Roshambo

Fortunately, I have my own theory. It’s not much of a theory, and I have absolutely no evidence for it, so caveat lector. My theory is that “roshambo” has nothing to do with anything Jean-Baptiste Yadda Yadda, Comte de Rochambeau did or did not do regarding RPS. I think it came about because American History courses taught to schoolchildren in the 19th and early 20th centuries almost certainly required them to learn about Jean-Baptiste and to memorize his name. When, during recess, the children then used RPS to settle a dispute, the ornate three-syllable name “Ro-cham-beau” would have been on their little minds and thus a natural for a counting chant during the game. They could as easily have chanted “Wash-ing-ton,” of course, but “Ro-cham-beau” actually sounds like an exotic magic incantation. And “roshambo” is a lot easier to say than “rock-paper-scissors.”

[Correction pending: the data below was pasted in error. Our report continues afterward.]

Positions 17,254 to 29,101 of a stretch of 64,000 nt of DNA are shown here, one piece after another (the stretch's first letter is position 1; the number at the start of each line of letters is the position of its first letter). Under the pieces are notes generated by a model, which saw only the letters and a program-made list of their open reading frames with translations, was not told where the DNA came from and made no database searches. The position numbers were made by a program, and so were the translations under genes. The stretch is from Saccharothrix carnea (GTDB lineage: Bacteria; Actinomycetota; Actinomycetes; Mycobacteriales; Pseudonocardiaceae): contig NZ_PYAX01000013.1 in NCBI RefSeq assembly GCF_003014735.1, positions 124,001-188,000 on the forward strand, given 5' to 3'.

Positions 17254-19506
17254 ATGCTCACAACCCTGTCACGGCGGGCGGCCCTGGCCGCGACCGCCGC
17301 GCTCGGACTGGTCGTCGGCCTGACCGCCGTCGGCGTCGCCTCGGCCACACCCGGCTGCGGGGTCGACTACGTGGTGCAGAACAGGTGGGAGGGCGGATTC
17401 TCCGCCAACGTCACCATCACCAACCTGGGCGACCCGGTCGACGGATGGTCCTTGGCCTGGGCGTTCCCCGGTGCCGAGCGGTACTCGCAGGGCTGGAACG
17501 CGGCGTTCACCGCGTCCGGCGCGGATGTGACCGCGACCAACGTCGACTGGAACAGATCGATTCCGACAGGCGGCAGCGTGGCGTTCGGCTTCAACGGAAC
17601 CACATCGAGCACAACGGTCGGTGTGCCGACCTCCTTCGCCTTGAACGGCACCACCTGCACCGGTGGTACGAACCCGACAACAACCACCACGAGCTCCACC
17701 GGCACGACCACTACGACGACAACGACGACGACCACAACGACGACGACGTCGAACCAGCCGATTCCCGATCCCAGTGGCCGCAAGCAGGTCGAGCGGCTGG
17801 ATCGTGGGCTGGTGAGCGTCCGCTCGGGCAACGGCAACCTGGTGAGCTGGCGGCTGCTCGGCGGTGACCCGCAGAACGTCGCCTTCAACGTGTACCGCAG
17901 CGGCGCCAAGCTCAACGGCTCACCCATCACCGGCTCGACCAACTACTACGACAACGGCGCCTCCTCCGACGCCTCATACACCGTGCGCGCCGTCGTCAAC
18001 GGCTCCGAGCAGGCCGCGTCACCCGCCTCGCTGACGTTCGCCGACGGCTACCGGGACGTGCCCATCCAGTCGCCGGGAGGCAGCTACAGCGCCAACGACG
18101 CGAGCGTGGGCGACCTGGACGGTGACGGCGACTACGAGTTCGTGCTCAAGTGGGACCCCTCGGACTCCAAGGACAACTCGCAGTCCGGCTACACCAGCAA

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3 comments on this post.
  1. Wayne Brehaut:

    You rock!

  2. Alex Brant-Zawadzki:

    Seems logical to me that Rochambeau could take that long to be used enough to designate an arbitrary “first known use”.

    You yourself said you hadn’t heard RPS referred to as Ro Sham Bo, and information is a bit more readily available these days.

    I’ll bet there were also dozens of colloquialisms/idioms that were deemed too indecent or povertous to print.

  3. Kayla:

    Seems roshambo is primarily used in the US part of the English-speaking world. I’d never heard RPS referred to as anything but Rock Paper Scissors until very recently (an episode of Castle on DVD & in the game World of Warcraft in the past few weeks). I’ve been trying to pin down the origin of the word to no avail. The sainted Wikipedia suggests that RPS was not widely known in the USA in around 1932 so I doubt the Civil War ref is anything but an attempt to retrofit the word & give it some plausibility rather than admit they don’t know.

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